Dubai prison ensures female inmates’ children do not miss out on school

Nursery in the women's section of Dubai Central Jail allows children to be close to their mothers

How Dubai inmates are raising their children in prison

How Dubai inmates are raising their children in prison
Powered by automated translation

Every week, an inmate, 45, wakes up early to go to the nursery at Dubai Central Jail. Wearing a maroon uniform and headscarf, she rushes to say goodbye to her children before they board a school bus.

When she was incarcerated in September 2014, her son was only 1 and her daughter 2.

“I made just one request to the police: to let me keep my children. I didn’t have a choice because I don’t have a family here,” she said.

Now, eight years later, her children are enrolled in a school in Dubai. She proudly shows their academic certificates.

“My daughter always gets A+ grades. She is very good at her studies. She wants to become a teacher of Islamic studies and the Quran. And my son wants to join the police,” she says with a laugh.

When a child leaves us after many years, it’s really painful for us to say goodbye. We raise them like our own children
Col Jamila Al Zaabi, Dubai Central Jail

The National visited Dubai Central Jail in Al Aweer, which houses more than 300 women and 29 children.

Imprisoned mothers are given an opportunity to see, raise and educate their children while they serve prison sentences.

All the women wear the same maroon uniform and are categorised by the colour of stripes in their clothing ― red, yellow, blue or green. The ones with red have committed more serious offences and those with green are serving shorter sentences.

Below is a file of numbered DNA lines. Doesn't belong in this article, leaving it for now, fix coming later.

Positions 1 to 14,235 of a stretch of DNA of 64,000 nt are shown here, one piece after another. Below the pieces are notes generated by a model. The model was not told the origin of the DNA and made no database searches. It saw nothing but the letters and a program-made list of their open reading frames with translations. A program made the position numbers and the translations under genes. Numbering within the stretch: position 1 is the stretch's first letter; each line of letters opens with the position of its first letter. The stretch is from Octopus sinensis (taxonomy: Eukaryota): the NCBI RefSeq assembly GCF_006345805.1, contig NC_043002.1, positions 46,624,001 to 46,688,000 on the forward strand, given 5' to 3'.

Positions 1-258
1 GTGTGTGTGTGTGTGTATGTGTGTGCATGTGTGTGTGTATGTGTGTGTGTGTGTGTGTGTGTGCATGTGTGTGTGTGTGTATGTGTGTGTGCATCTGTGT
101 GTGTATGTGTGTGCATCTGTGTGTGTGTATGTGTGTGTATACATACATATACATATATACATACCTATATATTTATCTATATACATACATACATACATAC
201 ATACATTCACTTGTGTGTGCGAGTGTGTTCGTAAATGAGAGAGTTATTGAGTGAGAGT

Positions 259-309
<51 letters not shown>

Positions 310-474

Col Jamila Al Zaabi, director of the women’s prison, said the children are there at the request of the mothers and because they have nowhere else to go.

“We don’t prefer that a child grows up in prison,” she said. "He should ideally have a normal life, outside.

“We ask the mother to have her family collect the child but most of them say there’s no one to take care of them. So, we accept the child after we receive a letter from the prosecution.”

Col Al Zaabi said if a child is aged under 2 when a mother first enters prison, the child undergoes a medical examination with a doctor at the prison’s clinic.

"We believe at that age a child needs his mother," she said "So, he lives with his mother in the jail ward. There’s a separate ward for mothers.

“In case the mother is not in the right state of mind, depressed or not able to accept the baby, we take care of the infant and gradually help the inmate accept the baby.”

Children older than 2 are accommodated in a separate nursery that has 10 nannies and four support staff and the mother can visit the child daily.

Two policewomen who wear civilian clothes also monitor the well-being of the children and doctors and nurses are on-call round the clock.

“It’s an impressionable age and we do not want the child to build bad memories or develop bad habits," Col Al Zaabi said. "This is why we keep them away from the prison environment."

Nineteen of the prison’s children are below the age of 2 and live with their mothers. Ten reside in the nursery, five of whom are above the age of 5 and enrolled in school. The prison provides free education, clothes, food and health care.

When a child is sick or hurt, the nannies are required to inform the prison officials immediately.

A day in the nursery